That specialty-equipment sales growth mirrors an overall trend in the automotive sector at large. In March 2021, U.S. government data indicated that consumer spending at motor vehicle and parts dealers had hit $135.5 billion—the highest number ever recorded. By the following month, that figure had climbed even higher to $139.5 billion.
“This record spending is helping our market recover a lot faster,” Cheng noted. “On top of that, automotive parts production, which was disrupted in the beginning of the pandemic, is now reaching really high capacity and producing more parts than it had in the last 20 years.”
Overall, aftermarket manufacturers saw the steadiest sales growth, while the industry’s retailers experienced a more mixed outcome.
“In a recession, we would typically expect a lot of hurt across all industries and sectors of the economy, but this was very sectorial,” Knapp observed. “Certain industries were hurt a lot, others not so much. Luckily for us, our industry was one that fared very well. But even within our industry, there were a lot of differences.”
On the manufacturing side, business remained good as long as consumers were buying parts and manufacturers could crank them out and ship them. But Knapp explained that the inherent structure of retailing sometimes worked against resellers and mom-and-pop shops.
“For example, people were afraid during lockdowns—and sometimes are still afraid now—to go into a brick-and-mortar store,” he said. “We also saw a lot of differences in results, depending on the size of a business. Larger businesses came through very well and have by this point not only recovered but are likely to say they’re growing, but there is a larger proportion of smaller businesses who say they got hurt over the year and are still feeling it.”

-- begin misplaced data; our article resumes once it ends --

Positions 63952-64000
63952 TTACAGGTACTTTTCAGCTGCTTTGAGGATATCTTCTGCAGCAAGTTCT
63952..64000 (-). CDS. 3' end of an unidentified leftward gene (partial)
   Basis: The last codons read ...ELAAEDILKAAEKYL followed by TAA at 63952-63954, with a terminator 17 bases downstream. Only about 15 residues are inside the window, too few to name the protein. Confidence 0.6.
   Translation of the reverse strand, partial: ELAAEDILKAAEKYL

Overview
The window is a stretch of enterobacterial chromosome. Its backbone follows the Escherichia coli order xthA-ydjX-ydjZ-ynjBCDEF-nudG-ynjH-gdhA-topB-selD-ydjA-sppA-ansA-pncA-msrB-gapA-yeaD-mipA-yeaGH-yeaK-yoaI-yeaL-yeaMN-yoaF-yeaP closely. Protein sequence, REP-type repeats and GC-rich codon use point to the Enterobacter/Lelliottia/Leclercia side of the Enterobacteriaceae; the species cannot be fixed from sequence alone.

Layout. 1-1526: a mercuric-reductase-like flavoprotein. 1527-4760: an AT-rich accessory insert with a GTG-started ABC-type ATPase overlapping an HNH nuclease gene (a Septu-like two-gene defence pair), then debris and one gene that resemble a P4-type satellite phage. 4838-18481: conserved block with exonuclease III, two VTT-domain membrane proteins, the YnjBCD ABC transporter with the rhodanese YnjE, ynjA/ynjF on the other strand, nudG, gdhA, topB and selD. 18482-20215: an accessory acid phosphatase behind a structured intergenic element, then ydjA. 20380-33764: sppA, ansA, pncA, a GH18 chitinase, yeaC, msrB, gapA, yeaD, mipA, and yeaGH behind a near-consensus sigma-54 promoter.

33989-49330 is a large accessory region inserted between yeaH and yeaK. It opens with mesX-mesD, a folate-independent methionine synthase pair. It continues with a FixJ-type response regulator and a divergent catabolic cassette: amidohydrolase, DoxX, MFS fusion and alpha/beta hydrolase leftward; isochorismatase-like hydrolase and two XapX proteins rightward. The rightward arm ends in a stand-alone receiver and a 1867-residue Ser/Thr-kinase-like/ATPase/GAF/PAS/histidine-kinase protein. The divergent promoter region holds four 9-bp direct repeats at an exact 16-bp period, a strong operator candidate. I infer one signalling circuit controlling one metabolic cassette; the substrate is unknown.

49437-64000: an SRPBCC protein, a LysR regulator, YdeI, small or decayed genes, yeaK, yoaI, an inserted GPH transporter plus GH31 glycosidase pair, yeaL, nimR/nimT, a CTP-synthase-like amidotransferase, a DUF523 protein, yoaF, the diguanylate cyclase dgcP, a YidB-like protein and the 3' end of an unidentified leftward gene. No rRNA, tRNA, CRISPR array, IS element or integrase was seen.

The ability to source products from multiple suppliers and to sell online helped many businesses (notably manufacturers) weather the storm. Leveraging social-media channels also seemed to bolster retail sales for many. While the downturn was generally tougher on retailers, fewer than a third of those surveyed for the “State of the Industry Report” said they suffered losses over the past year. In fact, a relatively healthy 40% said they grew their sales—some by double digits. Without minimizing the pain of the smaller businesses that struggled, the aftermarket retail segment in general demonstrated remarkable resiliency.
“If you think about how things looked a year ago, again, those numbers are better than we might have expected,” Knapp said. “While we can say the pandemic hurt more retailers than it did manufacturers or other types of businesses, it certainly wasn’t uniform.”
Expect Industry to Grow Next Year
The Industry Is Hiring
After some industry job losses last year—with 17% of manufacturers, 21% of distributors and 13% of retailers reporting staff decreases—the good news is that the industry is looking to hire in the coming months. Moreover, the positions that aftermarket businesses seek to fill are broad and varied.